The World's Sixteen Crucified Saviors

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The World's Sixteen Crucified Saviors (1875)

The World's Sixteen Crucified Saviors (or Christianity Before Christ) is an 1875 book written by Kersey Graves. It asserts that Jesus was not an actual person, but was a creation largely based on earlier stories of deities or god-men saviours who had been crucified, and descended to and ascended from the underworld. Parts were the reprinted in The Book Your Church Doesn't Want You to Read edited by Tim C. Leedom in 1994, and was republished in its entirety in 2001.

The book is often used as a source for many Jesus myth hypothesis writers, including Dorothy M. Murdock,[1][2] Tom Harpur and John G. Jackson. Many of the same theories espoused in the book are repeated in the documentaries The God Who Wasn't There, The Pagan Christ, Zeitgeist: The Movie and Religulous.

Atheist activist Madelyn Murray O'Hair was a fan of the book. While Richard Carrier found the book to be incomplete, he appreciated some of its points.


Graves, often citing Godfrey Higgins as his source, asserts in the book that the following messiah-like "saviors" were crucified on a cross or tree before ascending into heaven.

  • Chrishna of India (Krishna), 1200 B.C.
  • Alcestos (Alcestis) of Euripides, 600 B. C.
  • Atys (Attis) of Phrygia, 1170 B. C.
  • Bali of Orissa, 725 B. C.
  • Budha Sakia of India, 600 B. C.
  • Crite of Chaldea, 1200 B. C.
  • Hesus or Eros (Esus), 834 B. C.
  • Iao of Nepaul, 622 B. C.
  • Indra of Thibet, 725 B. C.
  • Mithra (Mitra) of Persia, 600 B. C.
  • Prometheus or Æschylus of Caucasus, 547 B.C.
  • Quexalcote of Mexico, 587 B. C.
  • Quirinus of Rome, 506 B. C.
  • Thammuz (Tammuz) of Syria, 1160 B. C.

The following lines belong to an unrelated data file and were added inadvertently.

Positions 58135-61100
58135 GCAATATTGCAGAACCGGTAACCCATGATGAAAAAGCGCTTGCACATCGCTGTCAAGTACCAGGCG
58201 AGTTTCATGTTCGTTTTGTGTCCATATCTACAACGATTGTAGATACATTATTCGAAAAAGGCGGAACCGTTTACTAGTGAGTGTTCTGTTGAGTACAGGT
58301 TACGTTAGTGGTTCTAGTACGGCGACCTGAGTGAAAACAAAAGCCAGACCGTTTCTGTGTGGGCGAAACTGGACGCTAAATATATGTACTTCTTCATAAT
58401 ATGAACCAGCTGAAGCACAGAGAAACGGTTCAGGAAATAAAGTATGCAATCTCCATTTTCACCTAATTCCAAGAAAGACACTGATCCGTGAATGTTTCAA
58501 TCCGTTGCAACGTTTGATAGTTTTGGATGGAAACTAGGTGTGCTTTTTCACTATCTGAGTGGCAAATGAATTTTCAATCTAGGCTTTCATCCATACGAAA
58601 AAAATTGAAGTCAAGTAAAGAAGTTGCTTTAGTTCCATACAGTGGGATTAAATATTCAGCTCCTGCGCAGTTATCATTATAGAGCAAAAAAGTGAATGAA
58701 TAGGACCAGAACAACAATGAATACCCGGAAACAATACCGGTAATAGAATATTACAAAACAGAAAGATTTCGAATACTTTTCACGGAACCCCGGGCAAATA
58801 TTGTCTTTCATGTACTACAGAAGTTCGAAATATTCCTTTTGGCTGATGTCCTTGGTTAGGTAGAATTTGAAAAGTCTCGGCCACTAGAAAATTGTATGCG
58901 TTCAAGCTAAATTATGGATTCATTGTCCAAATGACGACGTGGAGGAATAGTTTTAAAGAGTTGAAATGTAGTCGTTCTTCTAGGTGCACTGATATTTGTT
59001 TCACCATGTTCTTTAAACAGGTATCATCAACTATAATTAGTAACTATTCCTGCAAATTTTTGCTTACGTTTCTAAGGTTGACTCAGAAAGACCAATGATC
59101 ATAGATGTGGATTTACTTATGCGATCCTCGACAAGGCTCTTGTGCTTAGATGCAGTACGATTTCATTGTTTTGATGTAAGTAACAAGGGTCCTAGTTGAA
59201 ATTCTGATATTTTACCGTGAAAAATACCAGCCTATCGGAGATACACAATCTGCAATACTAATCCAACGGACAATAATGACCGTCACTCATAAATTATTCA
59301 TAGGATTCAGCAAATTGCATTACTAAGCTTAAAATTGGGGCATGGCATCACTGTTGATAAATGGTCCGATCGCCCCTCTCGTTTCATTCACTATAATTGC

• Thulis of Egypt, 1700 B. C.
  • Wittoba (Vithoba) of the Bilingonese, 552 B. C.

He also lists a number of other holy figures who took the form of men and then ascended into heaven, including Salivahana of Bermuda, Zulis or Zhule of Egypt, Osiris of Egypt, Oru of Egypt, Odin of the Scandinavians, Zoroaster of Persia, Baal of Phenicia, Taut, "the only Begotten of God," of Phenicia, Bali of Afghanistan, Xamolxis of Thrace, Zoar of the Bonzes, Adad of Assyria, Deva Tat (Savitr) of Siam, Sammonocadam of Siam, Alcides of Thebes, Mikado of the Sintoos, Beddru of Japan, Bremrillah of the Druids, Thor son of Odin of the Gauls, Cadmus of Greece, Hil of the Mandaites, Feta of the Mandaites, Gentaut of Mexico, Universal Monarch of the Sibyls, Ischy of the Island of Formosa, Divine Teacher of Plato Holy One of Xaca, Fohi (Fu Xi) of China, Tien (Tian) of China, Adonis son of the virgin Io of Greece, Ixion of Rome, and Mohamud or Mahomet (Muhammad) of Arabia.

The book claims that a number of these deities or god-men shared at least some traits of Jesus as described in the New Testament, drawing the strongest similarities with Krishna. For example, some figures had miraculous or virgin births, were sons of supreme gods, were born on December 25, had stars point to their birthplaces, were visited by shepherds and magi as infants, fled from death as children, exhibited traits of divinity in childhood, spent time in the desert, traveled as they taught, had disciples, performed miracles, were persecuted, were crucified, descended into hell after death, appeared as resurrections or apparitions, or ascended into heaven. Graves also devotes chapters to the pagan roots of baptism and the eucharist, and concludes that Jesus was not a real person.


Richard Carrier, a supporter of the Christ myth theory, has written online about his concerns with The Sixteen Crucified Saviors. For example, Price argues that Graves often omits citations, uses dubious sources, mixes opinions with facts, and draws conclusions beyond the evidence presented. However, according to Carrier, there is no comprehensive rebuttal of the book, and although many of his facts are wrong, others assertions such as a December 25 birthdate among Greco-Roman sun gods are now acknowledged to be correct. Carrier argues there is a better case for the resurrection of Thracian god Zalmoxis (also called Salmoxis or Gebele'izis) and the crucifixion and resurrection of Sumerian goddess Inanna (also known as Ishtar), neither of whom are mentioned by Graves.[3]

See also[edit]


  1. ^ Maurice Casey Jesus: Evidence and Argument or Mythicist Myths? T&T Clark 2014 p21-22
  2. ^
  3. ^

External links[edit]